The idea of autonomous trucks taking over the trucking industry has been all over the place in recent news. Some studies have predicted that robots will take about 40 percent of all jobs in the next two decades. That could make a lot of people out of a job, but in the context of trucking, automation — specifically autonomous vehicles — could be a godsend. Many people are very skeptical about how and if this could offer a positive impact on the huge driver shortage in the U.S., but tech and transportation firms think exactly the opposite. So, how could it be positive?
Uber does not believe that self-driving trucks will do any damage to the industry. Alden Woodrow, the product lead for self-driving trucks at Uber, says that he saw their version of self-driving trucks as complementing humans, not replacing them. They see a future in which self-driving trucks drive highway miles between what they call transfer hubs, where human drivers will take over for the last miles through complex urban and industrial terrain.
“We’ve been disappointed over the last year to see a lot of stories about how self-driving trucks are going to be this huge problem for truck drivers,” Woodrow said. “That’s not at all what we think the outcome is going to be.”
Several technology firms and startups, such as Tesla’s Semi, Uber’s trucking arm, and Daimler’s and Peloton’s platooning technology, also hope to introduce fully autonomous trucks in the near future.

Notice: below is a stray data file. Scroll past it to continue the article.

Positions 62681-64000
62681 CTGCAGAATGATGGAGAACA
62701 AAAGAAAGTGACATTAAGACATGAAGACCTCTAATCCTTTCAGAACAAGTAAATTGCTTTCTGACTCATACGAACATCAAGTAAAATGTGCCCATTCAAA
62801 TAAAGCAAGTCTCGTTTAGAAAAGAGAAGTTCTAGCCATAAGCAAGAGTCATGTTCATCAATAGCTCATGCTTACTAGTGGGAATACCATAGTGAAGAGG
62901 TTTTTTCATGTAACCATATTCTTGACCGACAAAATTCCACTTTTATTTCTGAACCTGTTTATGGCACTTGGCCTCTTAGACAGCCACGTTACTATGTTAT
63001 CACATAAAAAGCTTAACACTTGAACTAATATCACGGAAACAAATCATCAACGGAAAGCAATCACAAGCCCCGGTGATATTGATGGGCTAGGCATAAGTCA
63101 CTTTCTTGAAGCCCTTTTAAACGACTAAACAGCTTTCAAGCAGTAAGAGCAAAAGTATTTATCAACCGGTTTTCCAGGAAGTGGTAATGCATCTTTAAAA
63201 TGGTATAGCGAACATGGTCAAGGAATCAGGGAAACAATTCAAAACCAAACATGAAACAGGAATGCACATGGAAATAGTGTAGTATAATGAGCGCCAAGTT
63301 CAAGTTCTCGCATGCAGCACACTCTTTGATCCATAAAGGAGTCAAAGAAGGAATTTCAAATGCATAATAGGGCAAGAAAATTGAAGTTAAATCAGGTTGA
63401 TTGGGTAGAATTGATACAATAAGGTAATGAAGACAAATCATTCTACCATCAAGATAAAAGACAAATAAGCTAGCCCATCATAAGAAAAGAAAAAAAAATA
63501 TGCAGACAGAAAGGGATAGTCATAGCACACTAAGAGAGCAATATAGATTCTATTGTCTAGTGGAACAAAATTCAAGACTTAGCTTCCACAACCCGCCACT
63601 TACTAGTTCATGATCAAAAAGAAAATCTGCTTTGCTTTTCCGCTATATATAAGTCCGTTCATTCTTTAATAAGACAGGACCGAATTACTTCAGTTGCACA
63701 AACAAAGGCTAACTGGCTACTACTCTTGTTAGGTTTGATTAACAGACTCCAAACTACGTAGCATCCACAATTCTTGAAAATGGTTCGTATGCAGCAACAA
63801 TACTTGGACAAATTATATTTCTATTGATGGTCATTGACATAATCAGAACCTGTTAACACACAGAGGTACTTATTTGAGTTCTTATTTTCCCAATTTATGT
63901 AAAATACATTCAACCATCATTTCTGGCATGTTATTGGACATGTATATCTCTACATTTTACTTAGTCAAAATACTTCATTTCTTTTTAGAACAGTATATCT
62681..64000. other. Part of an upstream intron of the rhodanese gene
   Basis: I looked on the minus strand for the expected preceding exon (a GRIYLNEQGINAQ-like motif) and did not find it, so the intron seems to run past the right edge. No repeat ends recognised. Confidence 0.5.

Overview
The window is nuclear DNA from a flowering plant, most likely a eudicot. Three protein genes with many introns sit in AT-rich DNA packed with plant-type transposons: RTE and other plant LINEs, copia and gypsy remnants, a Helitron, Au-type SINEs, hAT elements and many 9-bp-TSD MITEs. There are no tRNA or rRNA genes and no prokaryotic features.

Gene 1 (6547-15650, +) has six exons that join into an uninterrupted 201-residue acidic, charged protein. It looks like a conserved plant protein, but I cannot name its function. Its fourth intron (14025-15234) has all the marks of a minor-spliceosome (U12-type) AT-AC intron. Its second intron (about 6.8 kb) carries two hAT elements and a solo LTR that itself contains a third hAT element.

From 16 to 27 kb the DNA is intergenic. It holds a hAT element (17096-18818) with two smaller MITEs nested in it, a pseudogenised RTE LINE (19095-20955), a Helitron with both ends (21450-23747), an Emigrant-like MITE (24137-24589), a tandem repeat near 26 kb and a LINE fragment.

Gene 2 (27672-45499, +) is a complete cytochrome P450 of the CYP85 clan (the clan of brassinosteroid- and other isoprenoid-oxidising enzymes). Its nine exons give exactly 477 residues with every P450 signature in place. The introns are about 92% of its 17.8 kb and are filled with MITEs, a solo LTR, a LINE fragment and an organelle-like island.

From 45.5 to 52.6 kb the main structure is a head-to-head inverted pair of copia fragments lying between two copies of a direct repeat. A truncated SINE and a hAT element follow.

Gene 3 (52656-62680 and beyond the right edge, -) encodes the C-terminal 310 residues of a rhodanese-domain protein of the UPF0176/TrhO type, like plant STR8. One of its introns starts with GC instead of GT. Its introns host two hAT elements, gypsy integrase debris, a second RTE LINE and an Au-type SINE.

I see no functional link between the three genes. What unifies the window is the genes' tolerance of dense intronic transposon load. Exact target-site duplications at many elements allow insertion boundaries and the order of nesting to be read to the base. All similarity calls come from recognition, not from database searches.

Under the “transfer hub” model, for example, unmanned long-haul trucks would travel from exit to exit on freeways and swap trailers with trucks operated by local drivers at designated transfer stations. This limits the scope of where they can operate, leaving much of the work to drivers in conventional vehicles.
Other concepts include “teleoperation” of autonomous trucks with remote backup drivers, or piggybacking on truck platooning technology to create mixed convoys of piloted and autonomous vehicles. These business models could begin to address trucking’s persistent labor shortage and high driver turnover rates.
No one knows exactly how fast self-driving trucks will become part of the industry or how much impact they will have in the coming years, but signs are pointing to a new reality: they could help the industry. The people who keep it running will continue to show us why autonomous trucks would be an important part of the supply chain.
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